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China's mental hospitals: a new push to quash dissent?

Forced commitments to China's mental hospitals are rising on the local-government level, lawyers and activists say.

Zhen Ran was released in 2008 after five months confinement in a Beijing mental hospital. His Internet posts had criticized the government.

Peter Ford/The Christian Science Monitor

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When Zheng Ran felt that he had been unfairly denied a promotion at the branch of the Bank of Beijing where he worked, he decided to strike back.

Little did he think that his outspoken series of Internet posts, alleging financial misdeeds at the bank, would land him in a mental asylum.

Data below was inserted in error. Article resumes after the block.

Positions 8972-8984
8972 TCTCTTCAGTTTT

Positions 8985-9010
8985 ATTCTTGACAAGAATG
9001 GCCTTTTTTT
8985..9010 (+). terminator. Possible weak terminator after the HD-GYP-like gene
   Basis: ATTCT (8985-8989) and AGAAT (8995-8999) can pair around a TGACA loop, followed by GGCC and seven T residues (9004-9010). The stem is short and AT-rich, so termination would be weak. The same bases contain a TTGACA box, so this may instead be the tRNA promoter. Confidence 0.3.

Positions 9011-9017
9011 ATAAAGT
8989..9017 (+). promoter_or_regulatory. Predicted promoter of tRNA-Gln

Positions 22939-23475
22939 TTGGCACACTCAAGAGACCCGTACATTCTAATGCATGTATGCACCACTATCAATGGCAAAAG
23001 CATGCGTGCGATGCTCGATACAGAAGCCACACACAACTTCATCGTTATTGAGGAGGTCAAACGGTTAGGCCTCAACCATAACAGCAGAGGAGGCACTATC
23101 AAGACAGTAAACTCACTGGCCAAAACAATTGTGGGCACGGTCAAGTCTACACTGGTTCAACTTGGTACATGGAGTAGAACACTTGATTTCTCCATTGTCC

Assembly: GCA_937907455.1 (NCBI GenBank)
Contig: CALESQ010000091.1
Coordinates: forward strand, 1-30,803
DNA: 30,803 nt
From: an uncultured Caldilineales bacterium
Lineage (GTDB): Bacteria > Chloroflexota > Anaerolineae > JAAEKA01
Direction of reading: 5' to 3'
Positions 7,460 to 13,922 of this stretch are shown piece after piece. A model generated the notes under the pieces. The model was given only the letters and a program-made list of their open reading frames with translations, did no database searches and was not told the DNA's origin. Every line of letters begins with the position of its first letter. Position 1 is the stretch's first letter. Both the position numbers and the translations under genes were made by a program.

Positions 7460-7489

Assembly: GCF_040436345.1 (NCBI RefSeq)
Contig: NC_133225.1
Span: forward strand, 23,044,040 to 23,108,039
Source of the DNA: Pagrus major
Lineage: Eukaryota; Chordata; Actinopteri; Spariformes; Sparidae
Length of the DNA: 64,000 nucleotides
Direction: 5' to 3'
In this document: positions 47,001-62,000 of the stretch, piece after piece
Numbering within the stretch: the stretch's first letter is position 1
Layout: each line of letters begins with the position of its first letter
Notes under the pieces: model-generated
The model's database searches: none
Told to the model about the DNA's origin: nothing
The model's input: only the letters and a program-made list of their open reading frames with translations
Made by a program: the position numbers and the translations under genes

His public accusations, however, which he broadened into increasingly sharp criticisms of the Chinese government, made him a troublemaker in the eyes of the authorities. And in May 2008, just before the Beijing Olympics, troublemakers were especially unwanted.

All it took to have him forcibly committed to a mental hospital, he recalls, telling his story calmly and lucidly, was an hour-long talk with two police doctors who diagnosed him as suffering from "paranoid disorders."

"The police told my parents that since the Olympics were coming up and it would cost too much to monitor me at home, there was nowhere else to put me," Mr. Zheng says.

Zheng's case is typical of an increasingly common phenomenon, lawyers and activists say: Local authorities determined to silence citizens who criticize the government find the easiest and quickest way to deal with them is to lock them away in an asylum.

The practice gained national attention in April when Xu Wu, a former security guard at a steel mill in Wuhan, was dragged from a TV station in the southern city of Guangzhou, where he had just given an interview explaining his plight, by seven unidentified men.


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